“Billy has decided not to live with his Dad.”

“I’m not sending Suzy for access anymore. She doesn’t want to go to her Mom’s.”

I frequently hear comments such as these when speaking with clients about their children’s living arrangements after separation.

And when I do, I am faced with these questions:

  • Can a child choose where he lives after separation?
  • Can a child set the schedule for access?
  • What if they won’t go to the other parent?
  • Is there a magic age at which a child can decide which parents to live with?
  • Is there an age when a child can refuse to go see their father or mother?

Despite the ending of their marriage, parents need to continue to parent their children together. (That is unless one parent cannot care for their child for reasons such as family violence or addiction issues.) Collaborative parenting includes making important decisions in tandem regarding their children’s well-being, including decisions about their living arrangements and schedules. It is crucially important to help parents focus on finding a cooperative solution to these issues.

The best plans for children post-separation are most often the ones jointly created by the parents, who best know their children. Getting on the same page regarding major parenting issues for the sake of the children (even if you agree on nothing else) can make a huge difference on the emotional well-being of a child after parents separate.

Children should not be asked to decide where they want to live; nor should they become responsible for making decisions around scheduling family time post-separation. Parents should treat these issues like they treat decisions about whether their children should attend school; it’s just something that a child should not decide! You might want to have open discussion about how the child may feel about school, but the decision itself should be an adult one. The same can be said about decisions regarding a child’s residence and the organization of a child’s time with parents after the family separates.

Legally speaking, children cannot choose which parent they want to live with, or want to stop seeing. When parents seek the Court’s assistance to determine this, the legal test is ‘what is in the child’s best interests’. In determining best interests, judges must consider a number of factors, one of which is the child’s views and preferences. Children can be canvassed regarding their wishes around these issues, but they are not asked to choose. Their view is only one of several factors the court considers.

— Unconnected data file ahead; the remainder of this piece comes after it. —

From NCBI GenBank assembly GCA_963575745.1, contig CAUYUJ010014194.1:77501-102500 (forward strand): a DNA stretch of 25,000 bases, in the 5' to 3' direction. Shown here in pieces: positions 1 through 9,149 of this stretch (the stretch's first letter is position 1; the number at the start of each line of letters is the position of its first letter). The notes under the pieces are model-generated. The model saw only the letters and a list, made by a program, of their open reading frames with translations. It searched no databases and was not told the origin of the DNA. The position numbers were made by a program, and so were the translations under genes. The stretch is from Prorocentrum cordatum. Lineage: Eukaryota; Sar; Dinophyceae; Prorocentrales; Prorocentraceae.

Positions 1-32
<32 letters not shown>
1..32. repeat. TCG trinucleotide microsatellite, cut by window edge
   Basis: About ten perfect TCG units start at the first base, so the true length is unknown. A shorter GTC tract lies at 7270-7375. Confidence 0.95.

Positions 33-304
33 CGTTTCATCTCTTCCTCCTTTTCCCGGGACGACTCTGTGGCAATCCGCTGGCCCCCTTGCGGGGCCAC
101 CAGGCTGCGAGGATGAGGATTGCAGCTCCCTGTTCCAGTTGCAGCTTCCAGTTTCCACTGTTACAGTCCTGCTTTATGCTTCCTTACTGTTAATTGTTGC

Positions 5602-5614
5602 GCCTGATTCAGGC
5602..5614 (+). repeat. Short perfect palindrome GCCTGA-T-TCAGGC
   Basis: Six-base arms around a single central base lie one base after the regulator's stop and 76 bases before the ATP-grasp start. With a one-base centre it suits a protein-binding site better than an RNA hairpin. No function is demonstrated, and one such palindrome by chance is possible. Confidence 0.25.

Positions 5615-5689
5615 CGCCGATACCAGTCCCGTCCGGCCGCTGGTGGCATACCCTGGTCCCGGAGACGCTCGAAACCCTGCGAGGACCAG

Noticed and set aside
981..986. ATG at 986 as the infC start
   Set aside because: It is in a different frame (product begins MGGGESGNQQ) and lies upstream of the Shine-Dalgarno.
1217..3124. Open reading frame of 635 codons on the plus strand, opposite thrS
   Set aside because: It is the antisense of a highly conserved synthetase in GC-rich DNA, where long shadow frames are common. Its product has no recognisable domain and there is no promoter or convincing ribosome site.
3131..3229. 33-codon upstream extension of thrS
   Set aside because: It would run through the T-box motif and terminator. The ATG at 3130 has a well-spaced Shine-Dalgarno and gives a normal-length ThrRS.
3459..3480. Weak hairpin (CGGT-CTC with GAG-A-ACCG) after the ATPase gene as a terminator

Most parents are looking for an exact age at which child can chose. There is no set age in law, however the older the child the more weight his or her opinion will be given regarding their residence and access schedules.

In looking at the case law, the wishes of children fourteen and over are normally determinative in child custody disputes. This is primarily because at that age, if a child does not like things, he or she can simply hop on a bus and go to the other parent’s home. It is unlikely that a judge would order a teen to see a parent, or order a fourteen year old to adhere to a particular schedule of access against his or her wishes.

While a fourteen year-old child is the more likely to be listened to when expressing his or her wishes, a child’s emotional and intellectual sophistication may also come into play when a judge hears the child’s views and preferences.

A child’s living arrangements are never carved in stone, and children can change their minds like we change the channels…so, if Billy’s not going to go to Dad’s, listen to what Billy has to say about the issue. Tell him you will consider what he has said and that you and Dad will talk about it. This reinforces to the child that, even though you are separated, you will continue to respect one another as parents, will share parental responsibility and will not give over parental decisions to the children.